Announcing Minion CheckDB release date!

productimg_checkdbMinionWare will release Minion CheckDB on Febuary 1, 2017!

Minion CheckDB 1.0

Minion CheckDB is the third piece of our free backup and maintenance tools, rounding out the list with Minion Backup and Minion Reindex. CheckDB will have the same native interface, the same configurability, and the same rich scheduling introduced in Minion Backup. And of course, it will have a the same kind of visionary features that users have come to expect from MinionWare products, like:

  • Rich logging
  • Automated rotating schedules for objects
  • Automated remote CheckDB operations
  • Automated choice of whether databases get a DBCC CheckDB operation, or a series of DBCC CheckTable operations
  • And much more!

Minion Backup 1.3

What’s more, we will also release Minion Backup 1.3 on that date! New MB features include:

  • Our new dynamic naming functionality (called named parts)
  • Improved restore process
  • Additional advances both for their own sake and to support Minion CheckDB

 

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Vote

We don’t get political at MidnightDBA – it’s not part of what we do. We make IT videos and training. So, without taking sides, without getting political:

VOTE NOVEMBER 8

If you’re registered to vote in the U.S., please go vote on Tuesday, November 8. 

Thank you. 

https://www.usa.gov/voting
  

Fight harassment: be the “Backup” at PASS Summit

“Let’s say that for this particular conversation, a “creeper” is someone whose behavior towards someone else makes that other person uncomfortable at least and may possibly make them feel unsafe.” – John Scalzi

Harassment is a problem at some of the conferences we go to. And the organizers are working on solutions, which I applaud.

Several months back, I started wondering what we, as attendees and speakers and volunteers, can do to help. There should be a better way to ask others for help, if you’re being harassed.  There should be a better way to show that you understand harassment, and are willing to help out if someone needs it.

Then I ran into the Backup Ribbon project.

“You take a Backup Ribbon and attach it to your con/event badge… This is your way of saying that you will be willing to help anybody being harassed by somebody else at the event. You will not judge them, doubt them, or make them feel even more uncomfortable. You will NOT make exceptions for the person’s gender, orientation, or presentation. You will assist them in any way you can.” – Backup Ribbon Project FAQ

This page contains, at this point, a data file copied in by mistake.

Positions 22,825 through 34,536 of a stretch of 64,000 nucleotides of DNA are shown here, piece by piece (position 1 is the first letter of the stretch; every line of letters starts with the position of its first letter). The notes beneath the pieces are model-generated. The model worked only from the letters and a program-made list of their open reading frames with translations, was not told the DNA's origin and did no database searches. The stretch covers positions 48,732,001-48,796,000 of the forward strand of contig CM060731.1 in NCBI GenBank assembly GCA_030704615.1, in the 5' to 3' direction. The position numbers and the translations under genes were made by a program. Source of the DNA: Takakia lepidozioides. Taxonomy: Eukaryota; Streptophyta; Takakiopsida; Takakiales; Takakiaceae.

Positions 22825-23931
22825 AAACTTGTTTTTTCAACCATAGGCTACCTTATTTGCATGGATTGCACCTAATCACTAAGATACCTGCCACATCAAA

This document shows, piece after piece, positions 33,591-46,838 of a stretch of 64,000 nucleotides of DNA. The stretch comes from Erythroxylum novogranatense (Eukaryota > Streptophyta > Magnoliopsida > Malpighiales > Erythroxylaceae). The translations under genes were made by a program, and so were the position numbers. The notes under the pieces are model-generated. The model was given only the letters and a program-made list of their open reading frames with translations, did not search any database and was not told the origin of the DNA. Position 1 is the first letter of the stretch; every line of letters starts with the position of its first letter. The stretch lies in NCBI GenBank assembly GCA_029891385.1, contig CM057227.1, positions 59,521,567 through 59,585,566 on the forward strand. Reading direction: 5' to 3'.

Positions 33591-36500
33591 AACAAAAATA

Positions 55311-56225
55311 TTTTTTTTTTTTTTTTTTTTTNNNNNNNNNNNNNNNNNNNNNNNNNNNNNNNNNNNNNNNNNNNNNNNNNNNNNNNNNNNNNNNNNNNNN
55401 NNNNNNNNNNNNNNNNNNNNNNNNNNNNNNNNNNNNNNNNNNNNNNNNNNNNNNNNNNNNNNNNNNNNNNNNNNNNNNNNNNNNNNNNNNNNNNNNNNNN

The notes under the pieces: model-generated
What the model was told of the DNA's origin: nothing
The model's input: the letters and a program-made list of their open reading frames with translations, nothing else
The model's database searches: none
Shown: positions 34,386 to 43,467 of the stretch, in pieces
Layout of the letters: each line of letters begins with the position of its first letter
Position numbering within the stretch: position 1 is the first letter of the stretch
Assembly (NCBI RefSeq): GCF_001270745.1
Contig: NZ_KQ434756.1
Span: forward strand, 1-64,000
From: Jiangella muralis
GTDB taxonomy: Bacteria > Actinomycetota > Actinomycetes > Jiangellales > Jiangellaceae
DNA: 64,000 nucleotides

So: I’ve ordered some backup ribbons for the upcoming PASS Summit. (Note that this is a community-driven idea, and has no ties to the PASS Summit organizers nor the conference itself.)

Backup ribbon project

Summary of what follows:

  • Harassment happens at conferences.
  • That sucks.
  • It sure would be easier if you could have an insta-friend in a room of strangers.
  • We should all be available to be that insta-friend: “Backup!”.
  • Get your Backup! ribbon from Jen or Sean, or make one yourself.
  • If you’re harassed, ask someone for help.
  • “Cops, complaint, or company?” is a good place to start.
  • Stay safe. Only do what makes you comfortable.

Introducing: Backup Ribbon

The average, everyday conference attendee is often at the event on their own…especially if it’s an IT conference. Getting creeped on, or grabbed (or worse) is bad enough, without feeling that you’re alone.

So let’s make sure that people don’t feel alone.

A person being harassed wants to know who in the room they can ask for help (even though they could likely ask almost anyone). Friends who want to stand out as helpers can wear a Backup! ribbon on their badge.

Let’s make up a scenario:

Casey is attending the XYZ, Inc. after party at the annual spring conference. After avoiding a creepy fellow attendee (Riley) most of the evening, Casey is standing at the bar when suddenly there’s Riley, sliding a hand into inappropriate places. Casey ducks away fast and approaches a table of attendees. One of them is wearing a Backup! ribbon. “Hey. Can you help?”

The attendee with the ribbon speaks up. “I’m Lane. What do you need? How can I help?”  Casey thinks about this.

“I’m not sure. I just need to get away from a creeper…well, I mean, I just got grabbed. Groped.”

“Oh, no. I’m so sorry. Okay. Do you want company, complaint, or cops?” says Lane.

Casey laughs a little. “I think…well for now I want company. I’m not sure about anything else yet.”

“No problem, sit down with us!”

Maybe Casey will decide to lodge a complaint with the organizers. Maybe Casey decides to call in police and file a report. Maybe, if that’s what is most comfortable, Casey will just go back to the hotel and chill out. It’s all subjective: it’s all up to the person that got harassed, and it should be.

Options for the Harassed

When you’re harassed, you have options.  While there are of course more than three options, we’ll keep it simple for now:

  1. Cops: Do you want to call emergency services? (911 in the U.S.)
  2. Complaint: Do you want to report to the event organizers?
  3. Company: Do you just need to feel safe (with people) and/or get away?

I can’t tell you what’s right; there’s rarely an objective “right”. You decide what works best for you. But, a friend can help calm you down, give you “safety in numbers”, and offer to get you a cab, or a phone, or whatever.

“If you are being harassed, witness harassment, or have any other concerns, please contact a member of conference staff immediately. Conference staff can be identified by their “Headquarters” shirts and are trained to respond appropriately. To connect directly with the duty officer, you can call or text 206.965.5950. You can also file a report by one of the following…” –  PASS Summit Anti-Harassment policy

 

So, ask for Backup if you want it. “I need some help. That creeper over there won’t quit following me around.” You could ask anyone in the room, but your best bet may be someone with the Backup! ribbon…they’ve at least thought about this scenario.